This is how I summed up my own self when talking to a group of media tycoons and senior journalists in Colombo earlier this month.
I explained: I keep asking more questions than I can answer. The ancient Greeks did the same – they were the first to ask many fundamental questions in philosophy and science. They didn’t always get the answers right, but started quests that lasted for millennia…
As Ed Johnson recently wrote: “We have so many things to thank the Greeks for, from philosophy to democracy. They were the ones who established the first civilization, governed by free citizens. Individual liberty has been the basis of civilization ever since.”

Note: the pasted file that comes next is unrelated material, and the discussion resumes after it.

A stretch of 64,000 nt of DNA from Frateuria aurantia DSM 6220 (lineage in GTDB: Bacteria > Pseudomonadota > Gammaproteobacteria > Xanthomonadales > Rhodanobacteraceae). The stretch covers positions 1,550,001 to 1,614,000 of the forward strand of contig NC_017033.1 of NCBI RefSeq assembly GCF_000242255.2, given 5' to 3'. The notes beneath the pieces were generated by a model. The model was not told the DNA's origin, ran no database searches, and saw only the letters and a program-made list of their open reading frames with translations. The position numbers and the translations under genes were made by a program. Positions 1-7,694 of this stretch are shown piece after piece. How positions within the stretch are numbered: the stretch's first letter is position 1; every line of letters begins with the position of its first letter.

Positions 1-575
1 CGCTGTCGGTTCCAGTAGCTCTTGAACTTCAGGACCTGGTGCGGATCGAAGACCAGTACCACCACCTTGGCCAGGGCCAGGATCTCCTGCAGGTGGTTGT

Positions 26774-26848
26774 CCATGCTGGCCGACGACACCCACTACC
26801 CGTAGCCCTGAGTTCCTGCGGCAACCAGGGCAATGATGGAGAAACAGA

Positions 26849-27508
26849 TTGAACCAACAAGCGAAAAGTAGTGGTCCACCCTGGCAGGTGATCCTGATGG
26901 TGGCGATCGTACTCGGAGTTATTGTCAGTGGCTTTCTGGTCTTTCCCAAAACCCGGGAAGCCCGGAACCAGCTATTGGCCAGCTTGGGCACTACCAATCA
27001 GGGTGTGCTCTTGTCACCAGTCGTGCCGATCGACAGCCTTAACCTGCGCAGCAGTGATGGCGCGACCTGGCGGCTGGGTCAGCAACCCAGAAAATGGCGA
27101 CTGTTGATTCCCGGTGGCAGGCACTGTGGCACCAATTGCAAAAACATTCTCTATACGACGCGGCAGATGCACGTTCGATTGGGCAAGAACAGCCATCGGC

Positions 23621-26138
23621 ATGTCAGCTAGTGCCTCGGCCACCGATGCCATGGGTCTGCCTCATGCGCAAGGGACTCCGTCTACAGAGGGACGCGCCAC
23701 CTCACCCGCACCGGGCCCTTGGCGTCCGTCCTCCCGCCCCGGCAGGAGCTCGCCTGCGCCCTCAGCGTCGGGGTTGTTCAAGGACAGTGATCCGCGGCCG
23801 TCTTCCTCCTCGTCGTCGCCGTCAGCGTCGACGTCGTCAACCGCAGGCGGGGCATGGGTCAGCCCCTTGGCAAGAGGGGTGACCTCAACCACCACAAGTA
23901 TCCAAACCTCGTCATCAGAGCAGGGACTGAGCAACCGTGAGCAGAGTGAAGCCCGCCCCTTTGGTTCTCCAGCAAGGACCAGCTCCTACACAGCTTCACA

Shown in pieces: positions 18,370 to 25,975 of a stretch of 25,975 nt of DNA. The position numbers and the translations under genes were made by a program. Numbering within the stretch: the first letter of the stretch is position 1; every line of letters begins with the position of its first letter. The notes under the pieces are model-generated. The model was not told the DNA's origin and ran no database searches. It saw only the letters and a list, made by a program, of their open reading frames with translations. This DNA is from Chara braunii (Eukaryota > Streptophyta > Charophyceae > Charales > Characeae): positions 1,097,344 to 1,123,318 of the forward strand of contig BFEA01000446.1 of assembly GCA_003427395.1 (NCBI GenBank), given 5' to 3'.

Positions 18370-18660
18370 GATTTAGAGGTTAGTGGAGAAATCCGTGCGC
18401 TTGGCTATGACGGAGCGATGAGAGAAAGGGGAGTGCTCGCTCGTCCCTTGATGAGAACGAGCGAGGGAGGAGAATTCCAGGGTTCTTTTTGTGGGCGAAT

It so happens that I recently completed 40 years in this business of playing the Greek. As I recalled a few weeks ago on the 40th anniversary of the first Moon landing, I had an early start in asking difficult, sometimes irritating, questions.
I’m fortunate to be welcomed among media practitioners as well as media researchers. I’m not a card-carrying member of either group, but I have great fun hobnobbing with both. This is what Irish journalist-cum-academic Conor Cruise O’Brien once called ‘having a foot in both graves’!
And I’m also grateful for being allowed into the community of geeks, especially of the IT, ICT and gadget-wielding kind.